At the one level, you can sum up most programs into three big groups: business, gaming, or educational. Most of my programs fit into one of these base categories. The standouts are generally the animation or demo programs that really have no distinct genre. Even those, however, I can lump into one of the big three without much effort. There are times when these categories get blurred and a program can fit into two or more categories. This month’s program is one of those.
From its opening text, Math Bash is clearly an educational program. Its primary goal is to help students practice their math skills. At its core though it is still a game. Aliens are landing and you have to stop them. The key mechanic is solving various math problems correctly or the alien will reach the earth and end the game. There is a score and can thereby be competitive, but Math Bash doesn’t force a timer on you. There is no rush. The program ramps up the pressure by increasing the difficulty of the math problems. In this way, the program accomplishes its goal, perhaps too well as will discuss later. Now whether the game is fun is debatable.
Overall presentation is actually pretty good. The program introduces itself, clearly describing itself as an educational game. The aliens are cute and the graphics and simple animations work well. It has all the core elements of a game. Each alien you defeat increases the on-screen counter. Between questions, the program displays the score as well as when you are finally defeated. There are explosions and exposition when you win or lose. I could have used these elements along with a different play mechanic to create a very different game. Instead, I aimed for something more than just action and, for the most part, Math Bash works.
The program unfortunately has a fatal flaw and that is the game mechanic itself. I’m not quite sure what age I was targeting, but I could barely get through some of these problems when I tested it today. Worse, some of the problems are impossible, at not without an intimate knowledge of how the ZX81 performs math. To understand that, let’s explore how Math Bash generates the problems. First, the ZX81 randomly calculates two numbers between one and your current alien count, plus twenty if there are less than fifty aliens defeated. The program than randomly selects an operator: “+”, “-”, “*”, or “/”. The routine itself works quite elegantly and I can understand why I did it. Unfortunately, it probably wasn’t the best way to build the problems.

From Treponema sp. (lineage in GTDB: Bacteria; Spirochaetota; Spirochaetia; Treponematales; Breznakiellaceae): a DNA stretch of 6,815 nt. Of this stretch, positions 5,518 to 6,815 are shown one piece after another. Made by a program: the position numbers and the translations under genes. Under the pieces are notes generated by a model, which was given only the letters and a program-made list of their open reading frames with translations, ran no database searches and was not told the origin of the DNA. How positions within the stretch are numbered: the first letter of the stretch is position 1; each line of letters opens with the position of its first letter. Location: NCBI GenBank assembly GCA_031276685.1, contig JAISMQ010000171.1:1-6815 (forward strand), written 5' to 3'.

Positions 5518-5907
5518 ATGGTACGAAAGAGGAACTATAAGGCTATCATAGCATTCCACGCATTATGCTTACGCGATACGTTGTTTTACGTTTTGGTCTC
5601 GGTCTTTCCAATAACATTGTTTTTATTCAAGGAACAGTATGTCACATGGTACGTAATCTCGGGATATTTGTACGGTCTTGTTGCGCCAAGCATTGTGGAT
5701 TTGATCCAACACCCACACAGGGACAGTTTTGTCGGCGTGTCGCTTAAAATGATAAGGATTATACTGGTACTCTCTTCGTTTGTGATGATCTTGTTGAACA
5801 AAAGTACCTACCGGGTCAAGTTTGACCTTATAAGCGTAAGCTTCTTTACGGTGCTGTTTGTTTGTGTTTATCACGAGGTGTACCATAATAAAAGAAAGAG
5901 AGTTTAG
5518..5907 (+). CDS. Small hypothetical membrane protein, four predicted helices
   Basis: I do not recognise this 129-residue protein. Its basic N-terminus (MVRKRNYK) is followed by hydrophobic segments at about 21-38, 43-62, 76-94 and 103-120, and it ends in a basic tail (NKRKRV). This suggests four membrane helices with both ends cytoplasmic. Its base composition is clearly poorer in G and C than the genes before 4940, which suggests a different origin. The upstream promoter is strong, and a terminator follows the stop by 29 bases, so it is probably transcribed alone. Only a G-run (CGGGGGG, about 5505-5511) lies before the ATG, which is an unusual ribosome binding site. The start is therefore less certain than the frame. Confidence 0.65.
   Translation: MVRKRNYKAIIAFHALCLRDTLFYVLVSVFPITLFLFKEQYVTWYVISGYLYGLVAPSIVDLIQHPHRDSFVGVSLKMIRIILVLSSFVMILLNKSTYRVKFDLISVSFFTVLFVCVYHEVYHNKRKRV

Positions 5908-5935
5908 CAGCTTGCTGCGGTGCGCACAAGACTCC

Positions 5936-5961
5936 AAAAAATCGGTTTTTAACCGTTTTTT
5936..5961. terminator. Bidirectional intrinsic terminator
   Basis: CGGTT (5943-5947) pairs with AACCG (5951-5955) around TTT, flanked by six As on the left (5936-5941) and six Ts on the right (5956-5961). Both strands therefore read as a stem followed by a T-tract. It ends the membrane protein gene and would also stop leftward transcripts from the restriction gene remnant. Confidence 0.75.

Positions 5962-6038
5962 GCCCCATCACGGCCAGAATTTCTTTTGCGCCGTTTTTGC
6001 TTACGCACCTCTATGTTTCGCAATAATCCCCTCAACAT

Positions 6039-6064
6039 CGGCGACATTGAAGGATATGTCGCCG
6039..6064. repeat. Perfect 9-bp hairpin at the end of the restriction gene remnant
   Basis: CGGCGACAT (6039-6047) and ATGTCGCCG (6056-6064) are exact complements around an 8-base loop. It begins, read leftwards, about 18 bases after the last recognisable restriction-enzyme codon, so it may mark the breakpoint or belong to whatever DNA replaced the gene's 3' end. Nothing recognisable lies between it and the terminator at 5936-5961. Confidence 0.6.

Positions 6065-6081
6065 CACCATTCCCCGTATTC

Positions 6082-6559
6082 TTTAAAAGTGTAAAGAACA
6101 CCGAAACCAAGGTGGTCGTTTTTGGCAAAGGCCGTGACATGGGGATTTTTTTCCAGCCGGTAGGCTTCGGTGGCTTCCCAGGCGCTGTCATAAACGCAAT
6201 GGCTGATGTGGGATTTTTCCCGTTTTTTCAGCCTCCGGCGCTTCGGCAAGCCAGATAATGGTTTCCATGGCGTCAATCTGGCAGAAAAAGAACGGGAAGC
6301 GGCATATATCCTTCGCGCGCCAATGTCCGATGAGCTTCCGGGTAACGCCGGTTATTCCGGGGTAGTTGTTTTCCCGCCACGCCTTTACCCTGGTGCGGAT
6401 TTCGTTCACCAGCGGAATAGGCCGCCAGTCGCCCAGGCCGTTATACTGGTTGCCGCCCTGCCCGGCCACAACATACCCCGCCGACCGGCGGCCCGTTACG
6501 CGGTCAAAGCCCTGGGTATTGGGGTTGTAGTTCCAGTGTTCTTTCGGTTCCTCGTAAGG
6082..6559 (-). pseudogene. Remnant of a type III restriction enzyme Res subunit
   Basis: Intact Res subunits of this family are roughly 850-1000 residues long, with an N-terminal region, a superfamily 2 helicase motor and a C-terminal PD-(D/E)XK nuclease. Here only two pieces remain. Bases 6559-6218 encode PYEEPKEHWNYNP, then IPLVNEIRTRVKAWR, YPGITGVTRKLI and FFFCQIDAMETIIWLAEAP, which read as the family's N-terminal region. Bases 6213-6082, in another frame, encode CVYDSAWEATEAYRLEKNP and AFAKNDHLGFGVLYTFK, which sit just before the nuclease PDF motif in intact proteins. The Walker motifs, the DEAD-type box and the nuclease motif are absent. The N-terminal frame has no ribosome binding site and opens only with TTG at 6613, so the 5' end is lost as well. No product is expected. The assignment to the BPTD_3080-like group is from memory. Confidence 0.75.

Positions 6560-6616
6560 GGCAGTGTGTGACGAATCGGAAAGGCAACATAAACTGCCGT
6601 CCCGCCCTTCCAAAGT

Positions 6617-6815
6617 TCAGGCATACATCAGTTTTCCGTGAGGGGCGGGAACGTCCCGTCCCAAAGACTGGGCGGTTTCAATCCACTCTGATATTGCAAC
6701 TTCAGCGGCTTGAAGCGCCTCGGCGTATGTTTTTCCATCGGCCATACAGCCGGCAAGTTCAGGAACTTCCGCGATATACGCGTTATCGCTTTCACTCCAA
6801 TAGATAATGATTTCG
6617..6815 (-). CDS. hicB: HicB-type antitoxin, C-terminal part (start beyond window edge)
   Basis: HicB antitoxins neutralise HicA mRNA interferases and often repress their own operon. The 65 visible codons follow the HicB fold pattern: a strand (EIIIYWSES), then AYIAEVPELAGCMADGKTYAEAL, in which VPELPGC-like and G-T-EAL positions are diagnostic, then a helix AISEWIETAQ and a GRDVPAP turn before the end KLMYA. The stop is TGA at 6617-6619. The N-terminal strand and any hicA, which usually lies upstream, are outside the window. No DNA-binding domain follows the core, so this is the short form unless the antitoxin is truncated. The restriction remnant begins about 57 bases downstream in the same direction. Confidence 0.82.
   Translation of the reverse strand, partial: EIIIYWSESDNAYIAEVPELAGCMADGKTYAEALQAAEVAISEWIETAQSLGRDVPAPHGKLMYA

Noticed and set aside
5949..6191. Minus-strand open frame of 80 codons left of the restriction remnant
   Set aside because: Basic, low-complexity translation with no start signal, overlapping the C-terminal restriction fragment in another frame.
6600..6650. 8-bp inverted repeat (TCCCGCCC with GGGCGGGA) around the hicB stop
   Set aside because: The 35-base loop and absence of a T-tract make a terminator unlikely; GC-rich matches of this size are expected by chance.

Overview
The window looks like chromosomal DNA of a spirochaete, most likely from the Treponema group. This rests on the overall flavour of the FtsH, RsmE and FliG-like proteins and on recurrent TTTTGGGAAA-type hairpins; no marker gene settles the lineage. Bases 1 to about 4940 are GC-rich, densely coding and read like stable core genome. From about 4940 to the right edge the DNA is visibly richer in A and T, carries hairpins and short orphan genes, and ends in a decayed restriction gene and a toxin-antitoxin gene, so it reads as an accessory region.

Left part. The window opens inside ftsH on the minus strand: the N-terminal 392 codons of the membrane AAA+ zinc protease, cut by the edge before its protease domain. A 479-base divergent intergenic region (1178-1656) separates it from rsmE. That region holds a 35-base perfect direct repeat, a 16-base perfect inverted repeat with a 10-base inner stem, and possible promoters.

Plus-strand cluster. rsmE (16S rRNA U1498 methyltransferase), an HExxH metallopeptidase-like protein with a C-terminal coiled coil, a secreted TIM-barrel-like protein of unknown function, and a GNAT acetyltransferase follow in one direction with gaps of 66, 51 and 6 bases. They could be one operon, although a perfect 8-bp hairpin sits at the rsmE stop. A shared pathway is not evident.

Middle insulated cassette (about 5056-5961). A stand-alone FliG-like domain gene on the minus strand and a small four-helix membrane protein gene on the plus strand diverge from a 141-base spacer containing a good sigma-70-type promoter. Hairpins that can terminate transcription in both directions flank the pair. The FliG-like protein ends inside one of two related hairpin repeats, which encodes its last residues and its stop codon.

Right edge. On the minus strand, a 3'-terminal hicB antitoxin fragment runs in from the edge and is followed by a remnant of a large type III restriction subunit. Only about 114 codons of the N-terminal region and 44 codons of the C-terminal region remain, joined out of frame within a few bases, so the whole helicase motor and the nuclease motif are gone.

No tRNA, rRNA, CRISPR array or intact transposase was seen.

The addition problems are decent throughout the game and the difficulty seems to ratchet up nicely. However, subtraction doesn’t sort the highest number first which raises the difficulty beyond any potential target audience. A quick search turned up that negative numbers don’t usually get taught until around grade 6. I doubt this educational game would sit well with that age group. To make things worse the multiplication routines, once introduced, are too difficult due to the high numbers generated. And division, well that is a different problem altogether.
I wasn’t thinking when I added division. To help you understand that, you need to understand how Math Bash derives the answers. To do this, I had the computer create a string with each number and the operator. I then use a
VAL routine to have the computer calculate the answer. This works well for the other operators, but fails completely for division. Why, you ask? Think remainders. Computers generally don’t like them, instead using floating point to represent real numbers. Although the ZX81 is good at this, humans generally are not and isn't something I should have expected a young child to know. Worse, unless you think like the ZX81 you’ll probably never get the answer right. I really should have done things differently, but hey there is a way around this problem.
If you want a way to win this game forever, look no further than how you enter in the answer. I used the default
INPUT command with a numeric variable. That is, a variable without the dollar sign. This allows you to enter your answer in and the program will then compare it and tell you if you get it right or wrong. The only problem is that the ZX81 will actually take any numeric input including operators and boolean logic. For example, if you get asked what “56/43” all you need to do is type that in. The ZX81 will gladly calculate the answer for you and give it back to the program.
The code itself is a mix of good and bad. Ugly print routines and lack of code reuse top the bad. The aforementioned way of creating the problem and evaluating it top the good. My lack of forethought on picking the numbers aside, the program is actually pretty tight and works. Adding a better input method, one that prevents the user from cheating, would have also given me the option to animate the alien a bit more. This would have helped hold the players attention a bit more while offering a more tailored experience. Oh, and having a target audience in mind might have ensured the program met its intended goal of educating.
Overall Math Bash was a good idea. The teenage me found a good idea and slapped together a working program. The adult me sees the flaws and understands how to correct them. Math Bash has potential, but does this 30-year-old program have life in today’s technology?